How We Design

How We Design

Our designer and founder Kim DeVos-Brooks sums up her journey to becoming a designer as “a love affair with sweaters". In this interview, she explains how she got her start and describes her design process today.

How We Design


When did your passion for knitwear begin?

“I love sweaters; it's just that simple. 

I remember my first sweater, striped wool, in purple and berry, with a crew neck, circa 1979. I loved the color and the fit-- it felt so good, snuggly and cozy, perfect for my northeastern upbringing. I didn't know it at the time, but sweaters were to become a focus, some might say an obsession.  

Wool sweaters, cashmere, bulky knits from Ireland, fine Italian knits, silk sweaters, summer cotton sweaters, even those 1990's holiday sweaters that I can't believe I wore… I loved them all. When I met alpaca sweaters, however, that was something special…”

Why alpaca sweaters?

“Back in 1997 I had just had my first introduction into the world of alpaca and when I found that alpaca made fine sweaters and knits, I knew I had to take one for a whirl. 

I found one by happenstance in a ski shop and purchased it on the spot. From the onset it just felt different than all the rest in my closet, special. I was far more cozy and comfortable wearing it. It was lighter than that of other sweaters and had a refined look with a subtle glow to the alpaca. After extended wear I didn't get too hot, nor did I feel like it was swallowing me up, which often happened with wool and the gang of other sweaters I had purchased over the years. It wasn't itchy and didn't have any odor. I was hooked.”

What inspired you to start your knitwear line?

svac-sweater.jpg“I set out to find more alpaca sweaters in the marketplace and what I found were matronly tunic sweaters, shapeless cardigans, often hairy, with no softness, no shine like the first one, no redeeming qualities whatsoever. 

I was in my early 30's and the pieces that I found had no style, no color, no vim, no vigor, no oomph! I later found that the bulk of the sweaters I was looking at, although marked as alpaca, were llama or wool/acrylic marketed as alpaca, clearly misrepresented. Most were South American in design with Nazca lines or weird bird motifs in neutral colors. The sizing was all over the place, mediums that were so tight they had been made for tiny women or so huge the sleeves hung to the knee. I thought that there had to be someone out there making desirable alpaca sweaters that I would actually wear. I couldn't find a one.

At that point in my life, I had been doing interior design work as well as working on our family farm. Through a series of events I was introduced to a group of knitters who encouraged me to present them with some design ideas for fabrication in 100% alpaca. I started with three.”

How did you come up with your initial designs?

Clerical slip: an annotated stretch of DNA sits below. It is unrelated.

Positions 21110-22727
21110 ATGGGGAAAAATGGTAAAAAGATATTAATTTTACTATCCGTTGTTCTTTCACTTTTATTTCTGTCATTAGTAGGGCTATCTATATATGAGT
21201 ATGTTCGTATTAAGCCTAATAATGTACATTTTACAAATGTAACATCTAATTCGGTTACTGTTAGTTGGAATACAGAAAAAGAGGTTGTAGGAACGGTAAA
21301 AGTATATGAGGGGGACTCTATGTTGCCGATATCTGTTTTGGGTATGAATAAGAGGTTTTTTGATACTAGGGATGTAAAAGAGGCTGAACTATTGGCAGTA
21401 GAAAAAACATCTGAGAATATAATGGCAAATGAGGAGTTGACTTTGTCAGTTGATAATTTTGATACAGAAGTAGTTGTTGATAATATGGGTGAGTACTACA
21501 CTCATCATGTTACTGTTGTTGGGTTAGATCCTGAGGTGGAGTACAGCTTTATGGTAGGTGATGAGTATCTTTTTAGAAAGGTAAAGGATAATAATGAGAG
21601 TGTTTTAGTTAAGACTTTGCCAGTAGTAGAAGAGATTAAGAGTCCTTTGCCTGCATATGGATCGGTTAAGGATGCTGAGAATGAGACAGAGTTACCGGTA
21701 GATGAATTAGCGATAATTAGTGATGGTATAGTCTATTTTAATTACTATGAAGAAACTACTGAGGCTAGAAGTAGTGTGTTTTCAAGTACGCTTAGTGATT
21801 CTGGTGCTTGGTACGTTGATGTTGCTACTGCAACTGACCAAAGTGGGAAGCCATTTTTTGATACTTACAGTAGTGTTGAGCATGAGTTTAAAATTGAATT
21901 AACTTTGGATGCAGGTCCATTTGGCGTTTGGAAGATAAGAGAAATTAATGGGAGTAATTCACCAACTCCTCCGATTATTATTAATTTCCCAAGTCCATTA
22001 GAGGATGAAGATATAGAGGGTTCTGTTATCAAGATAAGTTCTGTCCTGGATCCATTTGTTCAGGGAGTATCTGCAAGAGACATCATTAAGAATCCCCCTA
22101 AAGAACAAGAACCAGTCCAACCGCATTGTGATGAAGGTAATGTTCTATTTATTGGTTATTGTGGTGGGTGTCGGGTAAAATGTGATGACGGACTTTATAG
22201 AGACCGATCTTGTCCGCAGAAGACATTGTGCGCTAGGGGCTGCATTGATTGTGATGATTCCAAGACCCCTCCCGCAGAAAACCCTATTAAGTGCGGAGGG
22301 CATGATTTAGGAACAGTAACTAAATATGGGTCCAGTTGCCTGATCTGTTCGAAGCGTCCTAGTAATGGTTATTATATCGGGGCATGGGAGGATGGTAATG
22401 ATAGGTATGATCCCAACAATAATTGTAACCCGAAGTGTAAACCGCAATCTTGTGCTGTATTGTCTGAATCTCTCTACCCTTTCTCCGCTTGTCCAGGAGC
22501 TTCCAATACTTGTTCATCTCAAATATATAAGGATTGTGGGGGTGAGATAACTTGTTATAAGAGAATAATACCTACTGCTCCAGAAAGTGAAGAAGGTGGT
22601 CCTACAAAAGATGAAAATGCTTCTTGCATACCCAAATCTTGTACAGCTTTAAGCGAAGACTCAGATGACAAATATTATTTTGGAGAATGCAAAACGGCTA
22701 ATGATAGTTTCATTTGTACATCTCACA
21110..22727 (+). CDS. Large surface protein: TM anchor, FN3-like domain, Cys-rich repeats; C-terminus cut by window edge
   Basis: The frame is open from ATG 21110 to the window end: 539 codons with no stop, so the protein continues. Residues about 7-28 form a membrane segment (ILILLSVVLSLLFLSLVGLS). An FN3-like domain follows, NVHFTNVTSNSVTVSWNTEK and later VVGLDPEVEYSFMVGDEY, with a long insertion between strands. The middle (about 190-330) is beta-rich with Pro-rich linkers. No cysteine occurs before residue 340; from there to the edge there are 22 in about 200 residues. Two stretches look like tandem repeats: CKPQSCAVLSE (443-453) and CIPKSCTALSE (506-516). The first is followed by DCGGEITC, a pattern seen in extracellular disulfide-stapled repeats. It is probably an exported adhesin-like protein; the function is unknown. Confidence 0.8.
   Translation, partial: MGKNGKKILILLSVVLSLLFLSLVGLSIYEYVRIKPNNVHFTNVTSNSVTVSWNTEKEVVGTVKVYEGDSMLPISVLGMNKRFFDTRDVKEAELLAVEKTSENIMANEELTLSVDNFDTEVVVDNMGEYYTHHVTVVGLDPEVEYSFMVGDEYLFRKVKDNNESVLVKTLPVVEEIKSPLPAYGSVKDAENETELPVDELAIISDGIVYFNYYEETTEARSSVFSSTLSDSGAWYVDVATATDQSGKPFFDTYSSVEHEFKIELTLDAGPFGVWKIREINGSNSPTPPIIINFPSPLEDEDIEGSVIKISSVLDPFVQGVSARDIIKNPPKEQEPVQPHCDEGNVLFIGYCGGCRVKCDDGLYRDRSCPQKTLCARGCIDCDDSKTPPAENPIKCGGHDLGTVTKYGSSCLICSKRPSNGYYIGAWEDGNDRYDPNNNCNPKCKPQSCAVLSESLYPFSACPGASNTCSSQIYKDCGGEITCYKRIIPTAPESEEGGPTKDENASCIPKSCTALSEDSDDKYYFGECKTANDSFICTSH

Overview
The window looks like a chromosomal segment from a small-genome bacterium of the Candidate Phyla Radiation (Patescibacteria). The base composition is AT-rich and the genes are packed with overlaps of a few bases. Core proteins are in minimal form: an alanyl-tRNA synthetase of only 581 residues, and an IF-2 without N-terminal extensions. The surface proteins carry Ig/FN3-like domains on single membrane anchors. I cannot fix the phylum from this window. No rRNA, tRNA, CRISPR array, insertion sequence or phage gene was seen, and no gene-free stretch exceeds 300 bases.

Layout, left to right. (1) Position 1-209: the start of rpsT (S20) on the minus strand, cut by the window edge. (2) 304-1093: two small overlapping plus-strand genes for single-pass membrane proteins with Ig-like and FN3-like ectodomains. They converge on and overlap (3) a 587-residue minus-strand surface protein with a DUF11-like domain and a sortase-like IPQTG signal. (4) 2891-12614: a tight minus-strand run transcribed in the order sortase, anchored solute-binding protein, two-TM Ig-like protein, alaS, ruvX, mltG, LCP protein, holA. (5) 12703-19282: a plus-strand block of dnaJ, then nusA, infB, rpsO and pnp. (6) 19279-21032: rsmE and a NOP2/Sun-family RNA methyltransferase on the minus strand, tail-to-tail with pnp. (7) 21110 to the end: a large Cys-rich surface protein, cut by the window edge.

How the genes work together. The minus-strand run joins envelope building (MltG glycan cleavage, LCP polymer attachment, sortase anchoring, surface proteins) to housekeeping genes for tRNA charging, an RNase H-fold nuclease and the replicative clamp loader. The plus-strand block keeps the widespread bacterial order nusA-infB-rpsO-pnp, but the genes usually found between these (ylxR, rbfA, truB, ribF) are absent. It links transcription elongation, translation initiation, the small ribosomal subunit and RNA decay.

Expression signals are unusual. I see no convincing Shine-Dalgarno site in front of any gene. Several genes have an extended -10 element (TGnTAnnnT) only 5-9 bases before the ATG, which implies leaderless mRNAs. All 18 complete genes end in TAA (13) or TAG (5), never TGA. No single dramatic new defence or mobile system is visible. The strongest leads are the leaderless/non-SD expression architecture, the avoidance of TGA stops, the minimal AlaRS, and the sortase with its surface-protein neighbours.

“These first designs were based on my own personal style-- modern, youthful, colorful and fun. I knew that there were people who liked my style and wanted to feel as I had, stylish and beautiful, cozy and comfortable, luxurious and special in pure alpaca. I focused attention on every detail-- size, seaming, fit, tailoring, proportion, finishings and quality. My thoughts were and still are that alpaca, being a durable textile, should have a durable style, lasting the test of time and made to achieve longevity. Small nuances of trend make our knits fashionable, however as alpaca is extremely durable, I try to design styles that will last for years and still be desirable, not just en vogue for a single season, and out the next. The response I received on my first pieces was tremendous.”

After fifteen years, how has your business evolved?

sun-valley-cards.jpg“Now, more than a decade and a half later, I can honestly say that the core values of our designs haven't changed. We have grown into a wide variety of brands, from women's knits to men's golf sweaters, accessories and socks. We craft home interiors such as blankets and pillows, and of course have a line of alpaca fur products for home and wear. 

To create this diverse gathering of alpaca goods, we have expanded our production and work with more than a dozen knitting and weaving groups, each with their own specialty. We have knitters who also knit for some of the largest design houses in the world and produce our designs with superb quality. I have been told on numerous occasions that the construction is reminiscent of quality not seen for decades.”

How has your design process changed over time?

“As time rolls by, new styles emerge; what is old becomes new again in fashion or is presented in a new and innovative way. My enthusiasm for designing is as fresh as when I began, with all the lessons learned along the way culminating in what I feel is my best work ever. Better still, I am afforded the luxury of working with a team of friends and family who help craft the presentation of our collections to the world. The spark of an idea has grown into a wonderful organization of passions and skills where we can share and collaborate. 

I still have a love of sweaters, all knits really, and being in the knitwear industry, this passion keeps me in tune with the market, stylistically. Keeping in touch with our consumers keeps me on my toes, knowing that I am not designing for the masses, rather our pieces grace the shoulders of real people, are that something special under the tree at the holidays or that special piece given by a bride to her bridesmaids-- this inspires me to keep working to insure that the products we make really are treasures. 

They say if you do something you love, you never really work a day in your life and I echo that.”